Children’s book in the works regarding Cheslatta’s abundance and generosity during depression
Geography’s own Soren Larsen was invited to the University of Kentucky Oct. 3-4 as part of a colloquium series where he discussed his current project titled “The Gift of Art/Power of Place” involving the role of art as a boundary object in place-based indigenous research.
During the presentation, Larsen, geography department chair, discussed a children’s book — I Want You to Invite the Word! The Story of a Cheslatta Potlach — co-created by him, the Cheslatta Carrier Nation, and MU students Hayley Portell (illustration) and Maddie Davis (layout). It tells the story of the indigenous band’s chief who hosted a potlach in the 1930s in Northern British Columbia and instructed the clan to “invite the world.”
“This was during the great depression in Canada when most people were poor,” says Larsen. “But Cheslatta was bountiful. So, the chief invited the world to share in the bounty of Cheslatta.” Hundreds upon hundreds of people came to the potlach that lasted weeks and took years to prepare, Larsen says.
“I have always wanted to create a nonacademic book for the Cheslatta people that celebrates their history and culture and survival,” he says. “The Cheslatta people were flooded out of their homeland in 1952, and everyone knows that tragic story. But this book celebrates the potlach tradition of the people. The story looks to the past as a way of looking to the future.”
About 45 individuals attended the hour-long colloquium presentation. While there, Larsen also worked with grad students, networked with faculty, and learned more about the University of Kentucky’s graduate program.
“I also met with Julie Saperstein, former master’s student here at Mizzou, and we discussed potential recruiting pipelines between our two programs.” For example, their undergraduate program is more focused on social theory and digital geographies. MU’s is more community and public-sector based. “They may want to send students here for areas of geography they don’t cover that we do,” Larsen says. “And we have already sent master’s students there to their PhD program: Julie being an example.”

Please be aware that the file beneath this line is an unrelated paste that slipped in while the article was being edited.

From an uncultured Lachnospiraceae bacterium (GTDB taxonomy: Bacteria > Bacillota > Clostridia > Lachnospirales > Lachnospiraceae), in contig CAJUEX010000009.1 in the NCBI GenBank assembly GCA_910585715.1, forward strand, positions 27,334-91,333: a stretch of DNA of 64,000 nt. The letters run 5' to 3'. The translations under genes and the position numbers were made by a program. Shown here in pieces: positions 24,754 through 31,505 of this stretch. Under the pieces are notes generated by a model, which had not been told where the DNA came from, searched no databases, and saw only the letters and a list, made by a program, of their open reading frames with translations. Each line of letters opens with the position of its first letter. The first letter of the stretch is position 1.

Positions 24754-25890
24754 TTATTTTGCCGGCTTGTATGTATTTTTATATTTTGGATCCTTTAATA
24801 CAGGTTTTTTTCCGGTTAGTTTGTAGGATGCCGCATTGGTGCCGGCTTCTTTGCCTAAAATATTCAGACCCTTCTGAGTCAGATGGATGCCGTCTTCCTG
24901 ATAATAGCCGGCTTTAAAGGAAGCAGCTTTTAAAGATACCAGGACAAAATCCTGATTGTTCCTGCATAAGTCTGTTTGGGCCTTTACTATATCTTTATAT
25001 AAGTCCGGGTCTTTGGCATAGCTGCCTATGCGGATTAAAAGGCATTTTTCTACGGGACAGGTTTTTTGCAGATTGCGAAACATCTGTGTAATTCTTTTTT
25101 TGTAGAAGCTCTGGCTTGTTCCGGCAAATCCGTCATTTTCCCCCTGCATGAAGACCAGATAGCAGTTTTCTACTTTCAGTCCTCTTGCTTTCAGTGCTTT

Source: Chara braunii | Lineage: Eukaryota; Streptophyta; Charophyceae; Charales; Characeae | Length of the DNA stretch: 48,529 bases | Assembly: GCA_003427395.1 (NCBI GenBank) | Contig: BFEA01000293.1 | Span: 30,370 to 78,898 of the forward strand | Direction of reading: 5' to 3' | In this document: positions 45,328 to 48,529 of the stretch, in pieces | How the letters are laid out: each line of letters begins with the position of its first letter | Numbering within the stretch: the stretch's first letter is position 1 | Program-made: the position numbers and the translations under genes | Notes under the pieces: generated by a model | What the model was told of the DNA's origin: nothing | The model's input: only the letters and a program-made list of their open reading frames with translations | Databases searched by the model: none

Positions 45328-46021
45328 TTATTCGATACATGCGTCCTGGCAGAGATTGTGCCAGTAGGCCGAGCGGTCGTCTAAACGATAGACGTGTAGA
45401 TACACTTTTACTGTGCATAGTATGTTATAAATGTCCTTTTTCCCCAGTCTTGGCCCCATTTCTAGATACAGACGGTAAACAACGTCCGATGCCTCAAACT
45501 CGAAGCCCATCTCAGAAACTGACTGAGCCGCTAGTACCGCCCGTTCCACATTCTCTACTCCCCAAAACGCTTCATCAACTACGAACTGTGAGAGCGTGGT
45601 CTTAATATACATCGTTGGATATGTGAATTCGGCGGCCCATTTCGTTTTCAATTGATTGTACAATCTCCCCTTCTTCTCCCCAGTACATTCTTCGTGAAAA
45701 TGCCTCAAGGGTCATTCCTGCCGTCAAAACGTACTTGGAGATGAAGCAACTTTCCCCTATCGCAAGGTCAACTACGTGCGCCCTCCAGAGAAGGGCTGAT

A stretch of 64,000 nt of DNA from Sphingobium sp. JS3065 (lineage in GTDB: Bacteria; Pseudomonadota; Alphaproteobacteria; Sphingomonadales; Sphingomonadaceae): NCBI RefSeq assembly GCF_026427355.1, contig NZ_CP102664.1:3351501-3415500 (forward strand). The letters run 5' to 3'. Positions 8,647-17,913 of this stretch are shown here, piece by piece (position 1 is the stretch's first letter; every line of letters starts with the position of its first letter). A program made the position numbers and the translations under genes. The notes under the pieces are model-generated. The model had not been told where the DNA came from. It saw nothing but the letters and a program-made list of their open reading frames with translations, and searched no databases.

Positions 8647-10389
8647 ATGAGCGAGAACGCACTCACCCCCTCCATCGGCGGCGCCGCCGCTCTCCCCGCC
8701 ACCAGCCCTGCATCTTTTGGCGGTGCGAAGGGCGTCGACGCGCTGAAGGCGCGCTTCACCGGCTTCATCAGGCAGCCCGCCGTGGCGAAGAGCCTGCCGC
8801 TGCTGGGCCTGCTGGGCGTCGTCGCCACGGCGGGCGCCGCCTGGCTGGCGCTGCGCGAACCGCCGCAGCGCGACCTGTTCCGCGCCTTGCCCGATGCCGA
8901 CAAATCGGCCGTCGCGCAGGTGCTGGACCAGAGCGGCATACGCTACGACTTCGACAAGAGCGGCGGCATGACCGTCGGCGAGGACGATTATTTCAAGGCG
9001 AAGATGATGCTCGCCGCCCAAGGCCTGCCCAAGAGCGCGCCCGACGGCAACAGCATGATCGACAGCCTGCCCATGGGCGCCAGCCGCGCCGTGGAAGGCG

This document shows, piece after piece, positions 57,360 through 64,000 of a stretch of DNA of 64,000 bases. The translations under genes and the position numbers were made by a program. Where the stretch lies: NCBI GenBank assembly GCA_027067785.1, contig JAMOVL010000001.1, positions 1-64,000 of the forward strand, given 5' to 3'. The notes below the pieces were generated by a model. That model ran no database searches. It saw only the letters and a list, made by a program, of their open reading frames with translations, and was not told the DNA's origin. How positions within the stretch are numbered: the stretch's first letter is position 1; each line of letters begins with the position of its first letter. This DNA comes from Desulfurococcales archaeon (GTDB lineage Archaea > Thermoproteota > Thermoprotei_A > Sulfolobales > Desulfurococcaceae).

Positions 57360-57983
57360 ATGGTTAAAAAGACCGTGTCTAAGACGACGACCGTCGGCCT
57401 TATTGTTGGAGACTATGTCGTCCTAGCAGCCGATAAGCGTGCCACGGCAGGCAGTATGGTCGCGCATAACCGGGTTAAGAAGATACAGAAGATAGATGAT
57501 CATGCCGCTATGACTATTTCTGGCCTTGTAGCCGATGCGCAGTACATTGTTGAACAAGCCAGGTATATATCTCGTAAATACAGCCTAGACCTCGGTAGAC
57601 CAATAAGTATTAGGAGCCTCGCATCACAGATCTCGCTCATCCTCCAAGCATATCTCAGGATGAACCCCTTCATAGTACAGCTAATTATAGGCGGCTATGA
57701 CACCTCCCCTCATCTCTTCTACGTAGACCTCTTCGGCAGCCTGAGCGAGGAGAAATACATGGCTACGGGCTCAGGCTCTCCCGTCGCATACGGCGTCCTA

Larsen says he hopes attendees walked away with a better understanding of the Cheslatta people and their story. Also, he hopes they saw a fresh way of thinking about the role of art in participatory research.
“It was the first time we had a prototype of the children’s book for people to look at,” Larsen says. “They were the first audiences to see the prototype, beyond the Cheslatta chief and council. They got it first. It’s a gift for the Cheslatta people and they will decide if and when they want to publish it.”
Larsen says elders with the indigenous band, along with their chief and counsel, had a lot of input and shaped the story, meant for middle school-aged children.
“This is their story,” Larsen says. “We (myself, Portell, Davis and Eli Larsen) learned the story when we were there doing research the summer of 2018. We simply collaborated with Cheslatta to tell it in the form of a storybook.”
Some of the pre-artwork — watercolor painting and photographs — graced the hallways of Stewart Hall as an open exhibit in 2018. The book, when published, will be listed without an author due to the group collaboration on the project.